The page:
Last week, we met Florence Okosun, a self taught Web developer who works at Andela. This week, we get to meet another awesome Nigerian lady who currently works as a UX Designer at IBM in Texas. Without futher ado, meet Adaoha:
I took two mandatory classes as part of the WIS curriculum:
- Designing the User Experience, and
- Discovering User Needs to Enhance User eXperience.
When I took those classes I fell in love with the field. At the time of my taking these courses, I was already in my third year, so switching majors to something like HCI (Human-Computer Interaction) would set me back a good year. Because of this, I decided to learn more about UX on my own, reading articles, watching YouTube videos, and eventually taking some free online courses. So I guess you can say “self-taught”. Eventually, I scrapped together a portfolio and used that to apply for internships. Fortunately for me, UPS saw potential and took the leap of faith to hire me as an intern. From there I was able to flourish, gaining more knowledge and skills as I worked with UX experts.
I decided to learn more about UX on my own, reading articles, watching YouTube videos, and eventually taking some free online courses
User experience design is about making things less frustrating, dare I say, easier. It’s about enhancing the overall interaction between a person and a tool, product, or service.
Big difference, it implies it in the name. UX is about the overall experience, from discoverability to usability, and it’s focused on the needs of the user. and throughout the duration of the project centralizes the user as the “North Star”. UI is focused on the interface and not necessarily the user.
I love using Sketch and Invision for light to medium weight work. When I want something more robust I go for Axure. These are all industry standard tools. I also love working with Keynote and am currently learning Principle.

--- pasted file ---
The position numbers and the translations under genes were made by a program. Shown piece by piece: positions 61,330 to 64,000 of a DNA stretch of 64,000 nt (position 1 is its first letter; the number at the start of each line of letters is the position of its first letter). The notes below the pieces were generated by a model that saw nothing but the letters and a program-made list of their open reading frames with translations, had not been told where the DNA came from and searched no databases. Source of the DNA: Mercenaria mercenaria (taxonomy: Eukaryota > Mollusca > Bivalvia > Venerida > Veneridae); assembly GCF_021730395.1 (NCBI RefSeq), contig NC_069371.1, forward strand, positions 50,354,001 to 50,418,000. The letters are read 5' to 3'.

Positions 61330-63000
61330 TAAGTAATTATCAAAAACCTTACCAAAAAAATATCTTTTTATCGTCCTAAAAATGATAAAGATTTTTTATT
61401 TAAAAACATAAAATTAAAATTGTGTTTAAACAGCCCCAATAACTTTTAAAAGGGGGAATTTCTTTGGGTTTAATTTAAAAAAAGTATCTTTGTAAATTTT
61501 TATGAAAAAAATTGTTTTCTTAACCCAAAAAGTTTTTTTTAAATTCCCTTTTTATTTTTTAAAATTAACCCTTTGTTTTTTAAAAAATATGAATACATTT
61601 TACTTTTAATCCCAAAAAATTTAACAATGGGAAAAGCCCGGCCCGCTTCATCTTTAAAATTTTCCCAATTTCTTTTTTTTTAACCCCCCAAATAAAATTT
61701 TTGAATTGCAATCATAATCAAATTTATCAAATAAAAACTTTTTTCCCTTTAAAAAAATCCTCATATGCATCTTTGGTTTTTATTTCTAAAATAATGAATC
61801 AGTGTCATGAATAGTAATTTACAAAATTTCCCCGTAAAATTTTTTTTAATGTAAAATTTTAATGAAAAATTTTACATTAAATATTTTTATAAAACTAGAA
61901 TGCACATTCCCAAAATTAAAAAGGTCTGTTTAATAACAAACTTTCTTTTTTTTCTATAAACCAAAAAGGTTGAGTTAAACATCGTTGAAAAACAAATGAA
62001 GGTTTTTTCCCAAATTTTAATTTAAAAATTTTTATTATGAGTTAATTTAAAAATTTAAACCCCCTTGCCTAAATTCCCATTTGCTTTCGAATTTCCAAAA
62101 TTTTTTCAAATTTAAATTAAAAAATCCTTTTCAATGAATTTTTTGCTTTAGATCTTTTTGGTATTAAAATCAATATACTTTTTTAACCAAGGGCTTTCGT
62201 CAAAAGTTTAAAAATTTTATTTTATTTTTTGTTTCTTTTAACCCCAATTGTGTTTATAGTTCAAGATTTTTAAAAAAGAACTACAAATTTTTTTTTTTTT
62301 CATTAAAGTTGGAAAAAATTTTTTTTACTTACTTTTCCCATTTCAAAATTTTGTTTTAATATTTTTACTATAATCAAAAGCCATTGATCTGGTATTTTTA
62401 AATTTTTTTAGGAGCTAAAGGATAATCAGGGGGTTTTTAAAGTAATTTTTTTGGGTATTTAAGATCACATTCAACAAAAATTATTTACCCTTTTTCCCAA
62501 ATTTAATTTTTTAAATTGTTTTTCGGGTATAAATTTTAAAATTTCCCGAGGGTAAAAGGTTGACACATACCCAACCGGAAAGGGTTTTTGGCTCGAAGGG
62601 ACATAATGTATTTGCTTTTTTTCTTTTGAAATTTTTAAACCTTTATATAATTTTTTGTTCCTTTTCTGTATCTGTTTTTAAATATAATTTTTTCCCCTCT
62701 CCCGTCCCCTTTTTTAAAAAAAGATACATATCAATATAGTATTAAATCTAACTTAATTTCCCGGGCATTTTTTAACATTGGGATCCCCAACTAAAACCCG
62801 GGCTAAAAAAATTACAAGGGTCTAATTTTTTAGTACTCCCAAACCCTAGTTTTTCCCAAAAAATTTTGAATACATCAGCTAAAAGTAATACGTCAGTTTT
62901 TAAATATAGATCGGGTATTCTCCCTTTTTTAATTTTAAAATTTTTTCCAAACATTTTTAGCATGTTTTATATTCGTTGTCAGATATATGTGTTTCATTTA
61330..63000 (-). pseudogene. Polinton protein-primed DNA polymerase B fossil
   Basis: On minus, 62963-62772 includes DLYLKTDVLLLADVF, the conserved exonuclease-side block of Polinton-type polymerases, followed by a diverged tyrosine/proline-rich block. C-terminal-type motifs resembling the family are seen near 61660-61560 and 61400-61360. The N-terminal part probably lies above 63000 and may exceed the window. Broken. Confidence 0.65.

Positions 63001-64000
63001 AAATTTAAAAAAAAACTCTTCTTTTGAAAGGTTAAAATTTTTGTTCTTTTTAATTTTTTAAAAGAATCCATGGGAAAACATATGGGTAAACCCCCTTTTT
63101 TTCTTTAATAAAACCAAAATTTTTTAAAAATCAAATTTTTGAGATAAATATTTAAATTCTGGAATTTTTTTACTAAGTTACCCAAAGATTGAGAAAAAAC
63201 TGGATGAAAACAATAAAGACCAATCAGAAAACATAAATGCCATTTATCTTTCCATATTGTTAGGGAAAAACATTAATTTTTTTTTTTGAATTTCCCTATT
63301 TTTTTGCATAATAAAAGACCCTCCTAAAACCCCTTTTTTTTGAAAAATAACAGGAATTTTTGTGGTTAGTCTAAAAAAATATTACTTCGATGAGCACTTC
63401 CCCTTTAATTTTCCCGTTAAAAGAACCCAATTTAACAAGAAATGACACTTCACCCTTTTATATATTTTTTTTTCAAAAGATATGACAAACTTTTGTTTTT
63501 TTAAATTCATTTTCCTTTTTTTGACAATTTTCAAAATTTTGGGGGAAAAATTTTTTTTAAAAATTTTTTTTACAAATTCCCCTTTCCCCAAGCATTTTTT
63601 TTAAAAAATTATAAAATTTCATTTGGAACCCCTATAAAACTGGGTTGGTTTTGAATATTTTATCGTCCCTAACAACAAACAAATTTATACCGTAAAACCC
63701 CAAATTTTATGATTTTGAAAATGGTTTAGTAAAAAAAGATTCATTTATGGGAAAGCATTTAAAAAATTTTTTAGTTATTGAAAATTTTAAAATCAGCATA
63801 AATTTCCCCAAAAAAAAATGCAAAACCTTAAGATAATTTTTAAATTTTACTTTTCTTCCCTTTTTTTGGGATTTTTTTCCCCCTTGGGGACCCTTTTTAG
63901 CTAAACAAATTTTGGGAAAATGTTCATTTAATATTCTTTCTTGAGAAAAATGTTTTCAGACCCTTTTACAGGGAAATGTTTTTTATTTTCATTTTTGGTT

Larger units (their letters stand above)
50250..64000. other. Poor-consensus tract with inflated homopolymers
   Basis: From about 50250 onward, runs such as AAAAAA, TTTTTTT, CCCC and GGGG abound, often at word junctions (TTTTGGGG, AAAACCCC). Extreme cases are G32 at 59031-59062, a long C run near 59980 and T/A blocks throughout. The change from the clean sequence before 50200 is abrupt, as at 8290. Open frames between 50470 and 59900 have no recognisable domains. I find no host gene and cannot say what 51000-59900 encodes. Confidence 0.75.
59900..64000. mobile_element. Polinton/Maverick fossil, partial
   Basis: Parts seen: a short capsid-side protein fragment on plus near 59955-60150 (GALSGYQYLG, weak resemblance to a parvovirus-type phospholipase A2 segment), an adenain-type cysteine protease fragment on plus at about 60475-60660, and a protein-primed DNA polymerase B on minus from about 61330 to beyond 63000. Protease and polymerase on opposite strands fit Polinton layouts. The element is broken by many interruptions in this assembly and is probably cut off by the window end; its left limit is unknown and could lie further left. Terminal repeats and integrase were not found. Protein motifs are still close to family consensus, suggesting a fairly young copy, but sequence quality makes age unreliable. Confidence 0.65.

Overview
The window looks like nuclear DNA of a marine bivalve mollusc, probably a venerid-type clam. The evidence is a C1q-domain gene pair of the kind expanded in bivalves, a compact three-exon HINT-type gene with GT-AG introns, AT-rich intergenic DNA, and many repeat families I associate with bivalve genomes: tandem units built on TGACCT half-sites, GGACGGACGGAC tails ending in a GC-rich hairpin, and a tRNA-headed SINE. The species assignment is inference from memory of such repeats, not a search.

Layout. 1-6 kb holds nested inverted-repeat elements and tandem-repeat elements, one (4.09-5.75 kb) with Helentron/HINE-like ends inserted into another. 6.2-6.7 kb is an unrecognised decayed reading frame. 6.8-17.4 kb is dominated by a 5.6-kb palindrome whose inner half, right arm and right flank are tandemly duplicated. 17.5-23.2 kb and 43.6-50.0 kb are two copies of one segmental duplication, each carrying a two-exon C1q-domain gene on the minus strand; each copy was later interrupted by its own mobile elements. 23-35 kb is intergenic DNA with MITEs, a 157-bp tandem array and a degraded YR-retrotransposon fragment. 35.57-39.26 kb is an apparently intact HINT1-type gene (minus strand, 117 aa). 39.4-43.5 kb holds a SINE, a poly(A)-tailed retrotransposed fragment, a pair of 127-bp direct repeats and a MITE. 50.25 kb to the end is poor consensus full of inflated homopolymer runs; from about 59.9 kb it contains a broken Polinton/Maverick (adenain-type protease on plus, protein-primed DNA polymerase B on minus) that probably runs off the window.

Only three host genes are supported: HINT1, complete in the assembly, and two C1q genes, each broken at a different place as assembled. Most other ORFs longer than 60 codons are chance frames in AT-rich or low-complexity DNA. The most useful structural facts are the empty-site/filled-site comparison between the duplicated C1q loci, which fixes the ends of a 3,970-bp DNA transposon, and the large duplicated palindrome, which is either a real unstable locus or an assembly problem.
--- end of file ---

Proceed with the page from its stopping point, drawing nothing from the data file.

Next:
There’s nothing much to it, my workday is pretty normal I would assume, like everyone else’s. I come in with my cup of coffee:
Check my email and calendar.
If I have meetings on my calendar, I attend them, if not I just work at my desk. I usually like to stay active throughout the day too, so I take random breaks to walk around the office, that usually helps me to take a breather and recollect my thoughts.
I like to take walks around the office, maybe even a trip up the street to Starbucks for a quick coffee break.
Sometimes reading a portion of the Bible, browsing YouTube videos or writing in my bullet journal.
I don’t think so.
I’m expected to work as a “typical UX designer”, whatever that means (lol). I would say though that working in a company dominated by men and in teams of engineers (mainly men) it’s sometimes a bit intimidating to get my thoughts and opinions in. But, I have learned over time how to be more assertive and just jumping in when I need to.
One of the first projects I worked on at IBM (the Actions Editor) I would say is interesting in a way. IBM has many tools in which some prove to be more difficult than others to navigate. The management facility for its operating system, Z, has an abundance of plugins that aid to the simplification of the tool. The company is constantly striving to push improvements and really help its clients to do better, quicker, faster. This tool called the “Actions Editor” is amongst those offerings to increase the productivity of our clients. On a high-level, this tool is meant to help those who write or edit workflows. Prior to this project, clients would need to educate and train new hires on XML and the basics of workflows and what they do. Enter our solution, a simple to use, easy to understand tool, and the resources spent on training is minimized drastically, saving our clients time and money. It’s interesting in that the process was different from what I was used to. Working in software development at such a big company is an experience. Yes, they work with the Agile methodology, but at scale.